Why Republican Kooks Matter

By
Photo: Jeff Kowalsky/AFP/Getty Images

One of the ideas I tried to get across in my story for the magazine about the Trumpist transformation of the Republican Party, and that I think much of the analysis of Trump has not quite grappled with, is the reality that parties operate like herds. The focus on the individual is natural, and somewhat appropriate, given Trump’s extraordinarily disqualifying combination of personal traits. Still, all of Trump’s personal and ideological tics can be connected to decades-long trends within the Republican Party toward anti-intellectualism, white racial paranoia, and authoritarianism.

The herd quality of parties explains why the most pessimistic observers of the Republican Party during the Obama era have been right — indeed, Trump’s rise has proven many of us to have been insufficiently pessimistic about the party — and the optimists wrong. The optimists have believed that the GOP could elide, or move beyond, its most fanatical and retrograde elements with some kind of killer app: Just the right kind of presidential candidate, or Speaker of the House, or domestic-policy innovation, could reposition Republicans as a serious, responsible governing force.

But it hasn’t worked because the outliers in the party have a way of pulling the herd in their direction. The party’s position will tend to reflect a congenial midpoint, or at least a lowest common denominator, that is acceptable to all its factions. So, given that a large segment of the Republican Party believes Barack Obama is a secret Muslim, a noncitizen, and plotting to undermine the United States intentionally, the party leadership is in no position to denounce these beliefs. Instead it will co-opt them. Republican leaders like John Boehner and Eric Cantor are not birthers, but they could not come out and call birtherism a nutty conspiracy theory. Instead, they elided the issue. The most extreme voices within the party don’t always, or even usually, win, but they have to be accommodated and treated with some respect. Say, a Mitt Romney might pull off the 2012 primary, but he’d need to accept the public endorsement of prominent birther Donald Trump.

Consider another example. Today’s Wall Street Journal editorial page regularly publishes pseudoscientific screeds about climate change by kooks. Today’s has an op-ed making the case that carbon-dioxide emissions are really good for the planet. Unlike many climate deniers published in the Journal and other right-wing organs, today’s version does not deny that carbon-dioxide emissions trap heat in the atmosphere. Instead, the authors argue it causes a “benefit to agriculture.” Here in America, they note, “In 2013 the level of U.S. farm output was about 2.7 times its 1948 level, and productivity was growing at an average annual rate of 1.52%.” You don’t need to know much about science or agriculture to realize that farms have grown more productive for reasons unrelated to the higher levels of carbon dioxide in the atmosphere. Or that scientific authorities agree that rising CO2 levels will have a dire, immensely costly impact on the climate.

Why does this matter? It’s not that this op-ed will compel Republican elected officials to embrace the theory that CO2 is harmless. Indeed, Republican candidates have been slowly edging away from outright science denial and toward other rationalizations for permitting unlimited greenhouse-gas emissions. The point is that the kooks are an important part of the herd. They have a voice in the room. And there’s simply no possible chance the Republican Party can even begin to craft a sane policy toward greenhouse-gas emissions if they need to satisfy a large contingent of science-doubting kooks.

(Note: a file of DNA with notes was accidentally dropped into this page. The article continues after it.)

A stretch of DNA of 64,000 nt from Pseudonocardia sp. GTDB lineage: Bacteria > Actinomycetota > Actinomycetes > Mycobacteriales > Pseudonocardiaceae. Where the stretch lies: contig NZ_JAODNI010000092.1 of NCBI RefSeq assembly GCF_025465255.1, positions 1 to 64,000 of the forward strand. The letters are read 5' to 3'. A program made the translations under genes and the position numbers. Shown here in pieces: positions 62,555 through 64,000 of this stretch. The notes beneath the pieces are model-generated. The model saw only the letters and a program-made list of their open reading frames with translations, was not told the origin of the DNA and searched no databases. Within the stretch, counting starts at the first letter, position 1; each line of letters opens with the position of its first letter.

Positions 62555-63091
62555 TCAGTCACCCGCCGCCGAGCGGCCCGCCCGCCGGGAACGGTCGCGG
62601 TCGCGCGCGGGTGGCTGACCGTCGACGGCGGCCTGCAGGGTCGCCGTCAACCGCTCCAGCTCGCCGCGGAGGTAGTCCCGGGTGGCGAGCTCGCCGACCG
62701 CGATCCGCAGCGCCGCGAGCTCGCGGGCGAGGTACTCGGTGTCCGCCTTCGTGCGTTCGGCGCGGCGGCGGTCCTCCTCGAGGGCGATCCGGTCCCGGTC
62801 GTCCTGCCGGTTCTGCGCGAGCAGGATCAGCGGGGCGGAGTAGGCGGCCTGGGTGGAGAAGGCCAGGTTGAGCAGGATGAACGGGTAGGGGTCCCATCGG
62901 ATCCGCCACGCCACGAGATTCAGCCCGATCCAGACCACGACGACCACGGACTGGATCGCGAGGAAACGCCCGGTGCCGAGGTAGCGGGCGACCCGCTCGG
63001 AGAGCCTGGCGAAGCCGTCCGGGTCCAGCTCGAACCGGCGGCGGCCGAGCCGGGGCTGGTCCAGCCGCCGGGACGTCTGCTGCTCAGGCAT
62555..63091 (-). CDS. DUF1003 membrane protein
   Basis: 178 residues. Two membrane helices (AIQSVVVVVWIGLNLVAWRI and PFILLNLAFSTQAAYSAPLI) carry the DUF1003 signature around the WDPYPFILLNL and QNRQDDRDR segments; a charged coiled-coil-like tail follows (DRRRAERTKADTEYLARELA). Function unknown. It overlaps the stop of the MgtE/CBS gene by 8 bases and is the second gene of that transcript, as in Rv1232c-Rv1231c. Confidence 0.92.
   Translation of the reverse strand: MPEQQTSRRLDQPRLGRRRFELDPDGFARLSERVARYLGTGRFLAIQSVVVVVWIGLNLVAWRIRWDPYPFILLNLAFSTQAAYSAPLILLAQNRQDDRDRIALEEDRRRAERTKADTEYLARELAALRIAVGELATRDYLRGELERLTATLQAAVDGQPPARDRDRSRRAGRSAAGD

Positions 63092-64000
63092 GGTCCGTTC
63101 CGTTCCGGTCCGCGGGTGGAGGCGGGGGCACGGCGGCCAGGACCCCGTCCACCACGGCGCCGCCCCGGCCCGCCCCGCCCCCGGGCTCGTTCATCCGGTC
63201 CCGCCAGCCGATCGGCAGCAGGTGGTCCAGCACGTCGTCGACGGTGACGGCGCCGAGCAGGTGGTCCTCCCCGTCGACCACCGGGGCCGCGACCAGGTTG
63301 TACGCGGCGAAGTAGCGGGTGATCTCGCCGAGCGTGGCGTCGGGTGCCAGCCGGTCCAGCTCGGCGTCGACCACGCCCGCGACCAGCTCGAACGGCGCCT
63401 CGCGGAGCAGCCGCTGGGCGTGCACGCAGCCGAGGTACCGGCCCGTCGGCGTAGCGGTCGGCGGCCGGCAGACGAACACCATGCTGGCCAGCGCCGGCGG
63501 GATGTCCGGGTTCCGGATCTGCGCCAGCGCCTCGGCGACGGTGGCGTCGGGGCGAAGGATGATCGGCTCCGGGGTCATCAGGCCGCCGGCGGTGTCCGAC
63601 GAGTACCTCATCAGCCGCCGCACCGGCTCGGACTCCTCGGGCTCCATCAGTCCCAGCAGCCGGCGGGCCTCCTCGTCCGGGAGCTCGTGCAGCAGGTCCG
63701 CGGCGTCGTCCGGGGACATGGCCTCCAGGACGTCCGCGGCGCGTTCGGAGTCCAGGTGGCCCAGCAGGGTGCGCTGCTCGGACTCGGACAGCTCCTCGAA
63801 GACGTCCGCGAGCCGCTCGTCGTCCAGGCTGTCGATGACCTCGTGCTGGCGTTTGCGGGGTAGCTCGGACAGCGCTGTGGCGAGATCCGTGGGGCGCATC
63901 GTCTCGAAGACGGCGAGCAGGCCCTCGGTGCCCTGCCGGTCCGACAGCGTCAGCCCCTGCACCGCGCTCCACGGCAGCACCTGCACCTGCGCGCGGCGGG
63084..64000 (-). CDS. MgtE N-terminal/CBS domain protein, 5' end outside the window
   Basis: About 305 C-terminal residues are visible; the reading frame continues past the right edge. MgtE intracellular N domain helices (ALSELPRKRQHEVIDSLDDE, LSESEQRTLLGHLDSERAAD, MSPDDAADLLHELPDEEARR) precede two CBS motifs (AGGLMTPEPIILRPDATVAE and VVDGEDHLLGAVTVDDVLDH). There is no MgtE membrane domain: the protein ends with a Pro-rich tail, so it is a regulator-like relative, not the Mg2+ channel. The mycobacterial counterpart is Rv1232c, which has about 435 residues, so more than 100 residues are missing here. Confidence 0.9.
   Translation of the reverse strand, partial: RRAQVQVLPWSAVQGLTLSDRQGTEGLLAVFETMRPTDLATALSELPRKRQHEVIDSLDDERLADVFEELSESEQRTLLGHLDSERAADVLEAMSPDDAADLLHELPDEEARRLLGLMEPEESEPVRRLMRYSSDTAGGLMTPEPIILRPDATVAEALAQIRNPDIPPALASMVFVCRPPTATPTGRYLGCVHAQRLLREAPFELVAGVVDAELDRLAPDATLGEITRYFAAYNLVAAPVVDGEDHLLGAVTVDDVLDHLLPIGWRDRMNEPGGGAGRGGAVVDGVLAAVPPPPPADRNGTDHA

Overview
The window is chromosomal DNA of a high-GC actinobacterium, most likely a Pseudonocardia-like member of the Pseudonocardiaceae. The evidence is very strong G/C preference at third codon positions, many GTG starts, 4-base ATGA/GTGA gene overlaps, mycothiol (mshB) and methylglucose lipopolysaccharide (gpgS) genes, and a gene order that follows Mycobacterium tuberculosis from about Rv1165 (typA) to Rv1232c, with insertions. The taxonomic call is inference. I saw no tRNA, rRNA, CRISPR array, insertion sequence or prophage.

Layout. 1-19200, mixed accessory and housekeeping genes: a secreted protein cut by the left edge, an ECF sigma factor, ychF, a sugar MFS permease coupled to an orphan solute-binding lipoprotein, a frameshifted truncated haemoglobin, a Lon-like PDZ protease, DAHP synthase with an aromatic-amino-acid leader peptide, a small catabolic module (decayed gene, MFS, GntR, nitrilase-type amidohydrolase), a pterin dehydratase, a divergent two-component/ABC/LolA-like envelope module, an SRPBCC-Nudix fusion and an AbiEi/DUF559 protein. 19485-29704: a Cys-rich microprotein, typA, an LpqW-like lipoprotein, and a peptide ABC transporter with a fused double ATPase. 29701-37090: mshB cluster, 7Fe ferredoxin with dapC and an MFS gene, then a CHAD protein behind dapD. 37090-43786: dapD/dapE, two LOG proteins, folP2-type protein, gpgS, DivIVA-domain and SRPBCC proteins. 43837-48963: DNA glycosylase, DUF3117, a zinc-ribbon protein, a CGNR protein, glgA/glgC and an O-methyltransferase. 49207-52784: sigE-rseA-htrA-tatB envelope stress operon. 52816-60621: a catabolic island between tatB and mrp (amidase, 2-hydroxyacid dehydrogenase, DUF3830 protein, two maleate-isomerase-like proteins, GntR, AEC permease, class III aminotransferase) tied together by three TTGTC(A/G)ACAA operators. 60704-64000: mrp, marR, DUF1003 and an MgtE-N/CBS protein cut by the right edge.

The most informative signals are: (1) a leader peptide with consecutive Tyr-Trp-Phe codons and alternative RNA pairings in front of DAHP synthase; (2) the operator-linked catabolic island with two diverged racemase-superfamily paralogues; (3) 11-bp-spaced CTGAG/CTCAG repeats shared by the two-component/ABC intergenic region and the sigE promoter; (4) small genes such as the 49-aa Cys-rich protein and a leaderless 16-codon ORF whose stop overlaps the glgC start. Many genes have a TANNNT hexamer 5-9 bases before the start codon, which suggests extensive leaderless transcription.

Trump is certainly an outlier within the party. Republicans have never before nominated such a grotesquely ignorant and transparently dangerous figure for president, and may never again. But a party is defined by the bounds of what it considers acceptable. The contemporary GOP could not nominate a candidate who has a plan to raise the effective tax rate on the highest-earning one percent of taxpayers, but it could nominate one who thinks Antonin Scalia was murdered.

Parties evolve slowly and over a long period of time. The Democratic Party started moving left on civil rights during the New Deal, but, as late as 1960, Robert Kennedy was mollifying fellow Democrats who found even a symbolic outreach to Martin Luther King Jr. utterly outrageous:

The alliance between Democrats and the white South is an unusual case. The party was torn between wings with utterly irreconcilable agendas. It couldn’t contain Strom Thurmond and Martin Luther King forever, and it didn’t. Yet it took decades, and transformative federal civil rights and voting-rights legislation to sever a part of the party’s constituency. And even then, vestigial loyalties at the state and local level persisted so long that Alabama’s state legislature remained Democratic until the 2010 elections.

And if you think even that extraordinary, elongated split provides a model for the GOP and Trumpism, keep in mind that the white racial conservatives who fled the Democratic Party had somewhere to go where they could have influence in the two-party system. The Trumpists do not. The Republican Party has absorbed Trump and his supporters, including his white nationalist backers. The dynamic that brought them together was set in motion decades ago. The notion that it will spit them out, or reorient itself in some fundamental way, is hopelessly unrealistic in the near term. Trump himself may or may not disappear, but the party he now leads will continue its long historical trajectory with or without him. The morning after the election will not be a cold dawn for the Republican Party. It will not even be midnight.